Editorial: Between The Lines: AN Pimps for GMAC's CEO
Automotive News [AN, sub] does an excellent job covering the industry. Most of the time, AN is an unbiased if largely toothless conduit of autoblogospherical fodder. In other words, they report, we decide. But today’s column by Editor David Sedgwick is, well, appalling. No, really. I am shocked at the depths of disinformation, dissembling and, yes, dishonor to which AN and Sedgwick have sunk. “GMAC’s chief has a chance to earn his millions” begins by asking “Is Al de Molina worth $11.6 million?” The obvious answer has Will Smith written all over it: oh, HELL no. Unless, of course, you’re one of the Cerberus insiders who benefited from the Fed’s last minute rule change. You know, the one allowing GMAC to become a bank when it didn’t qualify for bank status. Oh, and then there’s Uncle Sam’s $6B GMAC bailout. So yes, I guess Al de Molina is worth the big bucks to someone. Sedgwick’s column, on the other hand, isn’t worth the paper it’s printed on.
Clearly, GM and Chrysler did not have an especially good year. But what about GMAC? Last fall, the company nearly collapsed after its access to credit dried up. In November and December, GMAC halted auto loans for consumers, and it toughened its terms for inventory loans for dealers.
I was prepared to give Al a hard time about the company jet and his “heads, I win; tails, I win anyway” pay plan. But when I got him on the phone the other night, reality intruded.
Saying GM and Chrysler didn’t have “an especially good year” is like saying the Brits took a bit of a drubbing at Isandlwana. Only without whatever honor the massacre entailed.
Aside from that, Sedgwick’s failure to mention GMAC’s own culpability in its demise—and the wider effects on the U.S. economy—is a glaring omission. As TTAC reported at the time, GMAC wrote forests of bad paper. It actively worked to lure millions of Americans into cars and houses they couldn’t afford. GMAC’s short-term greed fueled the housing bubble and encouraged GM to over-produce, and then over-produce again. And again. Until the market collapsed.
Anyway, “reality intruded?” What reality might THAT be?
A $6 billion emergency aid package from the Treasury Department in December kept the company afloat. But GMAC is still in trouble.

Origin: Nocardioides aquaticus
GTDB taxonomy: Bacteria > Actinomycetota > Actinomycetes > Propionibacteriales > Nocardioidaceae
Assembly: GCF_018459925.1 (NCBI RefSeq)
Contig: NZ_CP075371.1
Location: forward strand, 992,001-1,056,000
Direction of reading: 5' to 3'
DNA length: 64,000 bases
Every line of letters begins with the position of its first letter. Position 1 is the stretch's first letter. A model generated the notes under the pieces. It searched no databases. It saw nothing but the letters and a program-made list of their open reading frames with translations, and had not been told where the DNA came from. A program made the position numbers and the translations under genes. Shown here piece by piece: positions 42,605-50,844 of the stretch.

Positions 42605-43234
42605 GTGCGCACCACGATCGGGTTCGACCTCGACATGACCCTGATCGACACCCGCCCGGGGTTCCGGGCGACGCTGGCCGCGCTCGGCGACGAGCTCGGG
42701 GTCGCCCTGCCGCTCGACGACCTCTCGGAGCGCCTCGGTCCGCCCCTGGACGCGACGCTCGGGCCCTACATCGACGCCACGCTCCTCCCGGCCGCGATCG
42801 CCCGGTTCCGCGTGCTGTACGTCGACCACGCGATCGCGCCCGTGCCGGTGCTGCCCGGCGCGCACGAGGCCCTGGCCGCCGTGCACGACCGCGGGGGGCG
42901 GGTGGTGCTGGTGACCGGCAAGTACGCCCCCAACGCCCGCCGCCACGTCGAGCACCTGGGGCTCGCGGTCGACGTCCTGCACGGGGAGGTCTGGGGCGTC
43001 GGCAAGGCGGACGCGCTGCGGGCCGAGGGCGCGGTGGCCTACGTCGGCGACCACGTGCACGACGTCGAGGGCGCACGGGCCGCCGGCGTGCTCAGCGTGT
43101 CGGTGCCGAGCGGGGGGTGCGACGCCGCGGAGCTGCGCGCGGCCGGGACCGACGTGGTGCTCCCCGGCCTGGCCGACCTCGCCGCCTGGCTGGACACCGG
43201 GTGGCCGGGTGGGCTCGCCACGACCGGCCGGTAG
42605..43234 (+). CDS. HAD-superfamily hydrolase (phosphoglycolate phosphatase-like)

This spring and summer, the company must roll over $11.8 billion in unsecured debt. Since credit markets are still frozen, de Molina says, he can’t do it without federal help. “This is a tsunami coming at us,” he told me. “I don’t want to be the guy who pulled the plug on GM.”
So the reality is that GMAC is still in deep shit, so why give the CEO a hard time? (Translation: in Bailout Nation, we’re way too busy to make anyone responsible for their actions. Or even LET them be responsible for their actions.) To be fair, Sedgwick makes a stab at it. Or should we say feint?
OK, but what about his pay last year, while GMAC nearly went down?
De Molina was refreshingly honest. When he joined GMAC in 2007, he signed a contract that he says would have made him a very wealthy man. If things went well, de Molina figured, he’d earn $100 million or even $200 million over five years.
De Molina’s admission that he had an obscene compensation plan as the lender teetered on the brink of bankruptcy is “refreshing”? Define “refreshing.” That said, I’m no fan of executive pay limits—or any other government intervention in the inner workings of a privately-held company. But we’re supposed to feel sorry that de Molina made “only” $11.6M. Does Sedgwick have a clue how bad it is out here?
I know what you’re thinking. So allow me to be Al’s public defender:
— GMAC’s meltdown was triggered by losses in its mortgage unit. You can’t pin that on de Molina, who joined GMAC after its plunge into subprime.
— GMAC’s owners, Cerberus and GM, helped set de Molina’s pay package. So it’s not the same situation as a publicly traded company, where good-ole-boy directors shower dollars on the lucky CEO while investors sputter.
— Last year, de Molina’s use of the company jet was valued at $2.3 million. But he notes the plane took himself and company execs to New York to negotiate GMAC’s bailout.
“It wasn’t Al flying alone while he got a pedicure from the stewardess,” he said. GMAC dumped the jet. DeMolina, who lives and works in Charlotte, N.C., now flies commercial.
I swear to God I’m not making this up. Segwick’s final prognosis: if de Molina keeps GMAC alive, he’s worth the money. Hang on; what if he continues to use our tax money to do it? And what if he doesn’t? Will he give back his salary? Color me disgusted.
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